In early 2005, I was a year into a job that I really liked and that brought me some new prosperity. I had been running RedHat Linux on a series of home-made boxes for the last several years with some success, but had switched to their Enterprise product in the last few months. It was quite troublesome and restrictive, and, quite disappointed in RedHat, I was searching for alternatives.
About this time, our company came out with a Windows product, and suddenly folks were asking me about their Windows problems. Yikes! The company sent me a ThinkPad T21 to use for customer support. It ran Windows XP Professional, and I was surprised at how stable Windows XP was on it.
A few months later, I was in the market for a new television. I had been catching up on Windows by reading back issues of PC Magazine at the local college library. I was interested in the then-new Media Center Edition PCs that were being introduced. What if, I wondered, I forwent the new TV and got instead a Windows PC that could act as a TV and VCR.
I had had great luck running HP peripherals in Linux and had an HP scanner and LaserJet , so I looked at HP’s lineup. I selected a mid-range model with Windows Media Center Edition (basically XP Professional with Media Center added in), a 160 MB hard drive, an Intel processor, and one gig of RAM. Eagerly I hooked it up and then screwed the cable company’s coaxial cable directly into the TV tuner. I had some parts left over. What should I do with the remote, infrared box, and infrared transmitter? This was a puzzle. It turned out that these weren’t needed because the tuner card was “cable ready” and found the channels just like they were coming from an aerial.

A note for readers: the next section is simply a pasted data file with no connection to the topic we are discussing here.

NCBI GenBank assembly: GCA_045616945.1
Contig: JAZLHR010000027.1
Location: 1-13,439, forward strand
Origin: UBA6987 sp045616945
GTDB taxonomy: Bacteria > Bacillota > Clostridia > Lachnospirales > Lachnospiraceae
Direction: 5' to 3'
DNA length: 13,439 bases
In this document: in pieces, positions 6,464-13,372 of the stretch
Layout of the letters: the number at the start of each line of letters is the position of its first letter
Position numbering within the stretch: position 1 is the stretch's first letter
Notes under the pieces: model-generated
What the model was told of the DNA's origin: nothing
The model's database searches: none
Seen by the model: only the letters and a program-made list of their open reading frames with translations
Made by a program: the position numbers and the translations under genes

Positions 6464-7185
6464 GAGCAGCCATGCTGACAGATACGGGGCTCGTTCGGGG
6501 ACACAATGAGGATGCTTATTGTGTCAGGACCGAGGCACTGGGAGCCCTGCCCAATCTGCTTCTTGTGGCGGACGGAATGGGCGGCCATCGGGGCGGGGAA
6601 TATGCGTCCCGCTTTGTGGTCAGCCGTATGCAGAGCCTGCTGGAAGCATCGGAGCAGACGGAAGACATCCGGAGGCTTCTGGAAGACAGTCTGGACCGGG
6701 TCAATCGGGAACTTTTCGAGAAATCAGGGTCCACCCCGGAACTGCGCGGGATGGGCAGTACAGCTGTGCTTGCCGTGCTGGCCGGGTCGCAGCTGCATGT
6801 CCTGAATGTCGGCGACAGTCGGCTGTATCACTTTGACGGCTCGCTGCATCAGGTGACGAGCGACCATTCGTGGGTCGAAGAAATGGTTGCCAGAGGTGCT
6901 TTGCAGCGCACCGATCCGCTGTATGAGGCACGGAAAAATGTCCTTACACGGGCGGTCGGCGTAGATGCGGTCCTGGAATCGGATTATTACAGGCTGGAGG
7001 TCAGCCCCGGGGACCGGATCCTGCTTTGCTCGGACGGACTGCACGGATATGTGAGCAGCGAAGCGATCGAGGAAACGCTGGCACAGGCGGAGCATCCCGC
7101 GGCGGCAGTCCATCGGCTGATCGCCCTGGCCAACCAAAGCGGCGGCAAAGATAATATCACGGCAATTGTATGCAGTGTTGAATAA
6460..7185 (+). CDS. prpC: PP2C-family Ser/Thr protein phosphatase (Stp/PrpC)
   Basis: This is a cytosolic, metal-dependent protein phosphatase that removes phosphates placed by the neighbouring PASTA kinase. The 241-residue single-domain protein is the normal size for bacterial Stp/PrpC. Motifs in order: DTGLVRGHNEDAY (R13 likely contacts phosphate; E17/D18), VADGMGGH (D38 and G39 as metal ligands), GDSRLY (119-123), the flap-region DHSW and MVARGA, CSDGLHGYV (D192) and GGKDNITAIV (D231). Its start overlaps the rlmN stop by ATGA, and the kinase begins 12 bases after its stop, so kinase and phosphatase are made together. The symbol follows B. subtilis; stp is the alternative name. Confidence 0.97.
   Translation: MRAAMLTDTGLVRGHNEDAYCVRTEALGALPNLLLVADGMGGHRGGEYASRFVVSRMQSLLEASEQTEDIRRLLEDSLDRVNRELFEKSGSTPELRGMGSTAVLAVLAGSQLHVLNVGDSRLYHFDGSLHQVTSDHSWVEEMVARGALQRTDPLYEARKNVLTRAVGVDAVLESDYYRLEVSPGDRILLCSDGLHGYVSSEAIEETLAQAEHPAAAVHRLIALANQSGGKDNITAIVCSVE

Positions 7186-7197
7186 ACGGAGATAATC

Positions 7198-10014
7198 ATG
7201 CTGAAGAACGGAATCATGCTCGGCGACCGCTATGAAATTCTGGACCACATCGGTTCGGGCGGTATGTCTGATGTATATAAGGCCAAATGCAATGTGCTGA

The Linux box and, to an extent, the ThinkPad were set aside as I concentrated on getting the Media Center box running the way I wanted it to. The final update, UR2, or Update Rollup 2, had come in from Windows Update, and the TV part and recording TV worked fine. I was well-pleased with the way the machine worked, and I was constantly spending time moving recorded shows off the hard drive.
By then, the hype machine had been working over-time for Windows Vista, and I became interested in upgrading the PC to Vista. I downloaded the Vista Upgrade Adviser, and, with little enthusiasm, it told me that the PC was capable of running any version of Vista.
On February 1, 2007, I drove to Jacksonville, Florida and purchased a copy of Vista Ultimate in a big box store. Goodbye, 399 dollars.
At home, I inserted the DVD, rebooted the PC, and selected “Upgrade my system.” It ran for about an hour, and then I tried to set up the Media Center. There were some glitches. In fact, there wasn’t much anything else but glitches. Boy, was it ever unstable.
I ordered another gig of RAM for it, bought a bigger external hard drive, and tried to use it for work.
And work was a big part of my problem. I had been installing whatever the engineers sent me. I had a mix of alpha, beta, and test versions of our applications on the PC, and I was constantly installing and uninstalling our programs.
The first sign of spiraling doom was when application uninstalls began to fail. Then there were install failures, blue screens of death (BSODs), freeze-ups, and other annoyances. It seemed that the “Install Shield stack” had been hosed. When this happens, it doesn’t get any better.
I booted it from the DVD and used the recovery environment to recover my work data from the hard drive and direct it to the external drive. Then I formatted the hard drive and reinstalled Vista afresh.
This was a breath of fresh air. Suddenly, everything just worked, and I was very happy with my Media Center PC again.
Until one day a year later when I pushed the power button and it went “beep BEEP pause beep BEEP.”